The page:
Dr. Takeia J. Locke received her Doctorate of Optometry from Nova Southeastern University. While in school, she discovered that she can combine her desire to encourage children to pursue excellence in education with her passion for Optometry by pursuing a specialty in Pediatrics and Vision Therapy. She completed a competitive residency at Nova and decided that her focus would be on treating children, athletes, and special needs patients to ensure their vision does not negatively impact their lifestyle and learning. The fact is as much as 80% of early learning begins with a child’s eyes. Therefore, it is her goal to see that their foundation for learning is not delayed due to undiagnosed vision disorders.
How is pediatric eye care different from
other eye care services?
Pediatric eye care requires special equipment and procedures, and extra training on the part of the doctor. Optometrists that specialize in pediatrics have to stay current and watch for diseases that show up in childhood like Strabismus, Amblyopia, and binocular vision disorders.
What are the most common vision
disorders among children?
Amblyopia and Strabismus are common and often untreated. There are also more subtle disorders like Convergence Insufficiency and Ocular Motor Dysfunction that are difficult to detect. If left untreated, they can have a grave impact on a child’s learning.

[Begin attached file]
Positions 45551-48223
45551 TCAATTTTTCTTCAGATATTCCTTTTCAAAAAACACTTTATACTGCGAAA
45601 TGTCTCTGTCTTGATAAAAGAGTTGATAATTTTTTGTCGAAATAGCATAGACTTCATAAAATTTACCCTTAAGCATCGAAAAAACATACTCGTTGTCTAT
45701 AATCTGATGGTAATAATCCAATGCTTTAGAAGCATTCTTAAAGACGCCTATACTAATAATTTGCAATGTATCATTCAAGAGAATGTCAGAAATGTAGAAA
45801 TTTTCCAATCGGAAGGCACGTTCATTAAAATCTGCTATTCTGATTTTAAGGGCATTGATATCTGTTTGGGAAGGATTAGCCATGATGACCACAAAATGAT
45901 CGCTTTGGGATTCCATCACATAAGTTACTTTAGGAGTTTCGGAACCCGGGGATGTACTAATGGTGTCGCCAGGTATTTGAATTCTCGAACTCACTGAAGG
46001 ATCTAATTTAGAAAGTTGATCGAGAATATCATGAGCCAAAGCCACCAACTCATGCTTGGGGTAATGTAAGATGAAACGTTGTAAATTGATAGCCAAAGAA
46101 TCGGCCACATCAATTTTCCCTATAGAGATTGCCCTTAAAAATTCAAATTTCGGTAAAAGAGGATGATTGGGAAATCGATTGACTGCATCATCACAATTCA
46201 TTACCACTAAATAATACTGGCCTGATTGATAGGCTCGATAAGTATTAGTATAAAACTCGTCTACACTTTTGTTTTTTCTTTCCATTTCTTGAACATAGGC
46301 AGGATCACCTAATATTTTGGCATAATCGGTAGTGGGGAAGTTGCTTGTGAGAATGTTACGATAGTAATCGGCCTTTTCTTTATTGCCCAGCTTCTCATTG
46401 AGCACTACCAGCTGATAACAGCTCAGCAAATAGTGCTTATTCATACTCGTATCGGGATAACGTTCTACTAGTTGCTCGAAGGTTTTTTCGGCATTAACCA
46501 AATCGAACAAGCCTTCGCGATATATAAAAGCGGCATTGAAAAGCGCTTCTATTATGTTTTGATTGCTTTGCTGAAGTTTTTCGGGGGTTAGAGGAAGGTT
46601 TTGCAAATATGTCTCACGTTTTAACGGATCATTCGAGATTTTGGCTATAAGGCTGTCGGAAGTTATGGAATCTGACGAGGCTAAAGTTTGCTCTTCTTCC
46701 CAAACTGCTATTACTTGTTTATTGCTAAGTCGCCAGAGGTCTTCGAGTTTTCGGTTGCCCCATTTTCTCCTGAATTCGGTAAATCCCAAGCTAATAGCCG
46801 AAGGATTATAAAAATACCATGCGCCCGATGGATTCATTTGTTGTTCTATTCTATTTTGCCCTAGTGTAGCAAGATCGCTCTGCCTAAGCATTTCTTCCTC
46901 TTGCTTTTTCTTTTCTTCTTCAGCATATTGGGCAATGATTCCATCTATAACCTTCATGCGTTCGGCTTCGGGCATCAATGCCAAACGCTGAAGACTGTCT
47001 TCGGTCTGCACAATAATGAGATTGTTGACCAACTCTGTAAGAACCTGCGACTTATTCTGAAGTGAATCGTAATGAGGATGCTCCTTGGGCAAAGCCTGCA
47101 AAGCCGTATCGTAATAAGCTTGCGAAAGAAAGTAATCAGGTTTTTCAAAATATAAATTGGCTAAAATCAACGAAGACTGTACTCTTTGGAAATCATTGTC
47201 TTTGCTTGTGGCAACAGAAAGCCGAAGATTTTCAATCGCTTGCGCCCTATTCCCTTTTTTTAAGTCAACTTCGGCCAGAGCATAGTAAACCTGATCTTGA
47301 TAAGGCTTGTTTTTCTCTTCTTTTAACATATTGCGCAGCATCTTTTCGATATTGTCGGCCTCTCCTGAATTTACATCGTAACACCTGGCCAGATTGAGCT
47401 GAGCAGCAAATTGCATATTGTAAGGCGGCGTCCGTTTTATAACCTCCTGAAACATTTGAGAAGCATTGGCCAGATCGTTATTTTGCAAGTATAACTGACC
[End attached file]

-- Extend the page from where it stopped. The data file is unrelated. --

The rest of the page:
What symptoms do children with vision
difficulties typically show?
Some of the common symptoms in children (and adults) with these disorders include: frequently losing place when reading or doing math, falling asleep easily when reading, covering one eye to read, poor attention span, headaches, poor reading comprehension, and double vision. There are many other symptoms that an optometrist will assess. It is important for children to have their eyes tested yearly to ensure healthy, comfortable vision.
What happens when a pair of glasses
doesn’t solve the problem?
Follow up with an optometrist trained to diagnose other underlying disorders. It is very important to determine if a child is not wearing glasses because they don’t like them, they don’t need them, or if there is another problem that has not been addressed.
What should a parent look for in a doctor
who offers pediatric eye care?
The doctor should be aware of the diagnosis and management of common pediatric eye disorders and diseases. He or she should also be very comfortable with children and be able to think outside of the box. Often times subjective testing can be done, but we may have to figure out another way to get an answer. When we cannot rely on a child’s response, it is important to have tools in the office to do objective testing. Most of all, the child should be comfortable with the doctor. Once a doctor earns a child’s trust, the exam is generally quite easy.
Family Eye Care Center of Atlanta
15 Habersham Road, Suite 109
Atlanta, GA 30305
Dr. Takeia J. Locke has published research and articles on autism, glaucoma and dry eye disease. She serves on the board of three non-profit organizations and is a member of AOA, COVD, NSU Alumni Association, and the Buckhead Business Association.